Sunday, January 1, 2012

Matthew 3-5 Jesus Becomes a Preacher

Matthew 3-5

NOTE:  I set this post to automatically post on December 30th.  It obviously didn't.  I apologize for the delay.

I hope everyone is enjoying the holidays and looking forward to a happy, healthy 2012.  Celebrate safe!

So, when we last met Jesus, he was being born, becoming a wanted fugitive and hiding from the law.

He now meets up with John the Baptist, a charismatic locust eater working in Jordan.
John seems to think Jesus is the Messiah and reluctantly baptises him.

3:13 Then cometh Jesus from Galilee to Jordan unto John, to be baptized of him.
3:14 But John forbad him, saying, I have need to be baptized of thee, and comest thou to me?

Jesus comes out of the water and is the first person to suffer from Jerusalem Syndrome.

3:16 And Jesus, when he was baptized, went up straightway out of the water: and, lo, the heavens were opened unto him, and he saw the Spirit of God descending like a dove, and lighting upon him:
3:17 And lo a voice from heaven, saying, This is my beloved Son, in whom I am well pleased.

He too thinks he's the Son of God and starts to collect his entourage.  He then goes on a speaking tour with some leper healing on the side.

I'm taken aback by how sparse the information is on Jesus and his actions.  He suddenly appears fully grown, becomes the "Son of God" and leaps into the role of teacher/healer immediately.

Chapter 5 is pretty much everything that Christianity is based on.  The Dos and Don'ts that we all know so well.  The good stuff.   As I read this all I can think is "Why didn't God/the Bible start out this way?"  After 4000-6000 years of god being frustrated and angry and instilling fear into humanity, why not just send Jesus down to lead the Chosen People out of Egypt instead of Moses?

Even better, after Adam and Eve "sinned" for eating from the tree of knowledge, why didn't God come by and say "Whoops, you guys messed up by listening to the serpent.  I know I forgot to teach you right from wrong so here's my son Jesus to fill you in on how to behave while you're here."

But, I digress.  I'm so happy to be reading this now.  The Old Testament was such a bummer and the New Testament is a breath of fresh air.  I can see why people were ready to follow him and (eventually) convert to Christianity.

My only question(s) to you is, Jesus explicitly says:
5:17 Think not that I am come to destroy the law, or the prophets: I am not come to destroy, but to fulfil.
5:18 For verily I say unto you, Till heaven and earth pass, one jot or one tittle shall in no wise pass from the law, till all be fulfilled.
5:19 Whosoever therefore shall break one of these least commandments, and shall teach men so, he shall be called the least in the kingdom of heaven: but whosoever shall do and teach them, the same shall be called great in the kingdom of heaven.

So why do people feel that Jesus broke from the Jewish faith?  Christians still follow (in theory) the ten commandments given to Moses but others seem to have gone away (the treatment of slaves/women, stoning transgressors of the law, resting on the sabbath, etc).
Bonus question, why is a service in a Jewish Temple so much different then one in a Baptist Church?

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  1. We should probably be reading the three synoptic gospels (Matthew, Mark, Luke) in parallel. It is generally accepted by scholars that Mark is the oldest of the gospels and that Matthew and Luke draw upon it and either a separate source, 'Q' which is a collection of sayings, or Luke draws in turn upon Matthew.

    One of the big questions is how to deal with John the Baptist who was apparently a major figure in the area and time (Josephus mentions him) (btw it is the river Jordan not the modern country Jordan that John was preaching by). It is speculated that Jesus was a disciple of John the Baptist before setting up on his own (which is a bit odd if he were the messiah) and so each gospel has to address the relationship between the two. Matthew has Jesus insisting on baptism though John demurs.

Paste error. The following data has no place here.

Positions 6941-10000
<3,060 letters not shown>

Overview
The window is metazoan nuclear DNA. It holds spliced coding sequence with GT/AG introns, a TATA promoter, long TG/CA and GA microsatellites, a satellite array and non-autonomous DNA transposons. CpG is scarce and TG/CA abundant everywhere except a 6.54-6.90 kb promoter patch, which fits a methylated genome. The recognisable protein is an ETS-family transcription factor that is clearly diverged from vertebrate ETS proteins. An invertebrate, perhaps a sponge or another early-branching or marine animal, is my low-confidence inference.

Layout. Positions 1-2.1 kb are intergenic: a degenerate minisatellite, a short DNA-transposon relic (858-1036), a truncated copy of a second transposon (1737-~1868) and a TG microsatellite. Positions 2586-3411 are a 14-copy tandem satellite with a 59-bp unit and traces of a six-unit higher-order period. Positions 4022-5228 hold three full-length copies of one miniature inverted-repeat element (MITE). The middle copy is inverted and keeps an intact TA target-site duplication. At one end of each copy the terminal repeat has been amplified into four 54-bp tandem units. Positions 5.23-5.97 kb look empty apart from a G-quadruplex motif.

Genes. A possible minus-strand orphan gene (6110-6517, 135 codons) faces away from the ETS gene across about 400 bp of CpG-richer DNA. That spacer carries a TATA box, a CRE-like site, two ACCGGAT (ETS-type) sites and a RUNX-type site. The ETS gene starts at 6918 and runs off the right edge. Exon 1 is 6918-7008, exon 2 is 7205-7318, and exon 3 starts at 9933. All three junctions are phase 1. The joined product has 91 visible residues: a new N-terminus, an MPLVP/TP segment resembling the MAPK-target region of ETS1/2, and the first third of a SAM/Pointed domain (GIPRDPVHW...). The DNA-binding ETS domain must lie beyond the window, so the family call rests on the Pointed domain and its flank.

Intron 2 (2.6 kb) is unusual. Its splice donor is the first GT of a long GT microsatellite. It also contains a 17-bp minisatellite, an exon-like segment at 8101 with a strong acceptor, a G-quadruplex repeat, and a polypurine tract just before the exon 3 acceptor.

2. BTW the bit about John the Baptist in Josephus is from Antiquities.

    "Now some of the Jews thought that the destruction of Herod's army came from God, and that very justly, as a punishment of what he did against John, that was called the Baptist: for Herod slew him, who was a good man, and commanded the Jews to exercise virtue, both as to righteousness towards one another, and piety towards God, and so to come to baptism; for that the washing [with water] would be acceptable to him, if they made use of it, not in order to the putting away [or the remission] of some sins [only], but for the purification of the body; supposing still that the soul was thoroughly purified beforehand by righteousness. Now when [many] others came in crowds about him, for they were very greatly moved [or pleased] by hearing his words, Herod, who feared lest the great influence John had over the people might put it into his power and inclination to raise a rebellion, (for they seemed ready to do any thing he should advise,) thought it best, by putting him to death, to prevent any mischief he might cause, and not bring himself into difficulties, by sparing a man who might make him repent of it when it would be too late. Accordingly he was sent a prisoner, out of Herod's suspicious temper, to Macherus, the castle I before mentioned, and was there put to death. Now the Jews had an opinion that the destruction of this army was sent as a punishment upon Herod, and a mark of God's displeasure to him."

  3. It is traditional (as old as the Early Church Fathers) to read the Old Testament law as being divided into the Civil, the Ceremonial, and the Moral. Christians understand the ten commandments to be a summary of the moral law. Most of the civil laws of Israel perished with the nation of Israel. The ceremonial law was abolished with the destruction of the temple and the arrival of the perfect sacrifice (Christ, duh.). You may not like it or agree, but this threefold distinction in the law is why we don't see Christians following the civil or ceremonial laws today.

    So the reason why your average Baptist Church service doesn't look like a levitical service is because the levitical laws prefigured and pointed to Christ.

  4. Thanks for the clear, concise answer Adam!
    Ask and you shall receive!

  5. @erp - excellent suggestion, I'd already decided to read Mark alongside both Matt and Luke individually - am keeping track of the two in a spreadsheet for fun.

    Is there any insight as to why Matthew prepends the birth of Jesus to the ministry described in Mark? Was it just to lend authenticity, or were there other contemporary reasons?